New CDC Guidelines May Change Return-to-Office Policies at Phila. Law Firms

Law firms are revising their office health requirements after a guideline update from the Centers for Disease Control and Prevention (CDC) last week found that fully vaccinated individuals can safely inhabit most indoor and outdoor spaces, with no masks and social distancing to wear.

Philadelphia Department of Public Health officials say the city is reviewing updated guidelines from the CDC and the state and plans to make a decision “within days” about using masks for those who have had COVID since their last dose 19 vaccine two weeks have passed. Recently, contrary to the CDC’s recent change, the city is demanding masks for working in an office, but the city also lifted indoor occupancy restrictions earlier this month.

“Philadelphia has often been stricter than the rest of the state,” the city’s health department said in a statement through a spokesman. “Masks are one of the most effective tools we have to stop the spread of COVID-19. The health department wants to make sure that all implications are understood when people who have been fully vaccinated against COVID are unmasked.

In the meantime, leadership teams at local law firms are striving to develop specific guidelines for their teams to return to the office as policy updates change at the local, state, and federal levels.

Hangley Aronchick Segal Pudlin & Schiller board members will continue to meet over the next few weeks to set a reopening date and guidelines and plans for the reopening, said CEO David Pudlin.

Pudlin said the Hangley Aronchick Philadelphia office will remain closed and there is no office activity for the company’s staff, although he added that anyone who needs to go to the office can do so as long as they follow necessary health guidelines. He said the company is not yet admitting visitors to the office.

“We are aware of the CDC announcement and my company’s board of directors is in session … and I’m sure we will discuss it, but I can’t comment yet,” Pudlin said in an email.

Conrad O’Brien’s leadership told employees on Tuesday that the internal occupancy limits of their building would be closed on Nov.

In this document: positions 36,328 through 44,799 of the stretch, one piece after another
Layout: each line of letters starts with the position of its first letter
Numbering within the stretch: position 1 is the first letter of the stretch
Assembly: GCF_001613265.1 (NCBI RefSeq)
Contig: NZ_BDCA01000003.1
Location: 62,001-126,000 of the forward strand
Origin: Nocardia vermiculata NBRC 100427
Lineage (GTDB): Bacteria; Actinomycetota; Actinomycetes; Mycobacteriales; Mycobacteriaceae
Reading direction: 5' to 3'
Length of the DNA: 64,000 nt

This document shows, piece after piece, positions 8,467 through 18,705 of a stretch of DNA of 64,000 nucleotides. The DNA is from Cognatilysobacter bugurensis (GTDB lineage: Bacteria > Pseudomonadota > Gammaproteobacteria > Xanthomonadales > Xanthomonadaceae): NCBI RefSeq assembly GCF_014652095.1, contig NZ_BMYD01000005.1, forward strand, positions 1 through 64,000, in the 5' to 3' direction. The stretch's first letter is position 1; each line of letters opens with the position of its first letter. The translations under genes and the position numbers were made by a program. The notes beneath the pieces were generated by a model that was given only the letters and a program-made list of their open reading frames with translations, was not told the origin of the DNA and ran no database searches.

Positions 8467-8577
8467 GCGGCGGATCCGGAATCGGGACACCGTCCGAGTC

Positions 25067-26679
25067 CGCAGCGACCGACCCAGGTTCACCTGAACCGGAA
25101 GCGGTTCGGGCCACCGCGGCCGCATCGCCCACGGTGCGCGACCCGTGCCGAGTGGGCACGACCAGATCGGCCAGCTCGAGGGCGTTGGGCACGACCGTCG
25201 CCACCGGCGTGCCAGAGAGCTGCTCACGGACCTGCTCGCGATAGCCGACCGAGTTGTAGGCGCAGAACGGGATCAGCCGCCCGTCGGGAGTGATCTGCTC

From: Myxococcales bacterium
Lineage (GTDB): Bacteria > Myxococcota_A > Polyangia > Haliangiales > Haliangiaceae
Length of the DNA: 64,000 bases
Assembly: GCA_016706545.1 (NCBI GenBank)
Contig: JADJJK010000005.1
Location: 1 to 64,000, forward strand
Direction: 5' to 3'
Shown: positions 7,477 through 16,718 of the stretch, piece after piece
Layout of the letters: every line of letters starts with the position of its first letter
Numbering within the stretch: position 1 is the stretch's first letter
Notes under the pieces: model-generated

The midsize law firm internally announced plans to bring its staff back into the office, said Robyn Henry, the firm’s administrative director. Those plans include a formal reopening on September 7th, which Henry said employees and attorneys must come to the office at least two days a week through the end of September.

In October, Henry said the company would implement a work from home policy based on the state of affairs in September.

Henry said that when devising a reopening process, making sure individuals are comfortable returning to work and taking into account the schedules of working parents is a top priority.

“We want to teach people something,” said Henry. “It worked really well for us at home. We don’t feel this rush to bring people back overnight even though things are open because our people are generally happy to work from home. “

Speaking at the Big Law arena, Grant Palmer, CEO of Blank Rome said the company is “analyzing how the new CDC guidelines will affect” the company’s existing guidelines on the wearing of masks in offices as they currently exist of the Philadelphia-based company.

“We are in the process of reviewing company-wide survey results and several other factors to develop our flexible and gradual return to the office, the details of which we will be sharing with colleagues shortly,” said Palmer.

Some law firms have found that flexible working hours, which allow lawyers to split their time between the office and home, are a significant hiring incentive. Henry said they plan to be flexible enough not only to keep the existing talent in the 40-year-old law firm, but also to attract new talent.

“Hopefully, if we’re one of the more flexible companies we can hire new talent who want a more flexible work-life balance,” said Henry. “We think this could be a good recruiting tool.”

Additionally, recruiters said dissatisfaction with their company’s response to the pandemic and a desire to record more hours from home are causing sideways shifts in the Philadelphia legal market.

“I think it’s too early to say if this will become a dominant trend, but attorneys’ preference seems to be for a law firm to provide some type of home-based work,” said Jason Mandel, Partner and Director of Legal Recruitment at Alevistar Legal Search said in an email. “Pushing people back into the office full-time is definitely worrying for some potential candidates.”

Lizzy McLellan contributed to this article.

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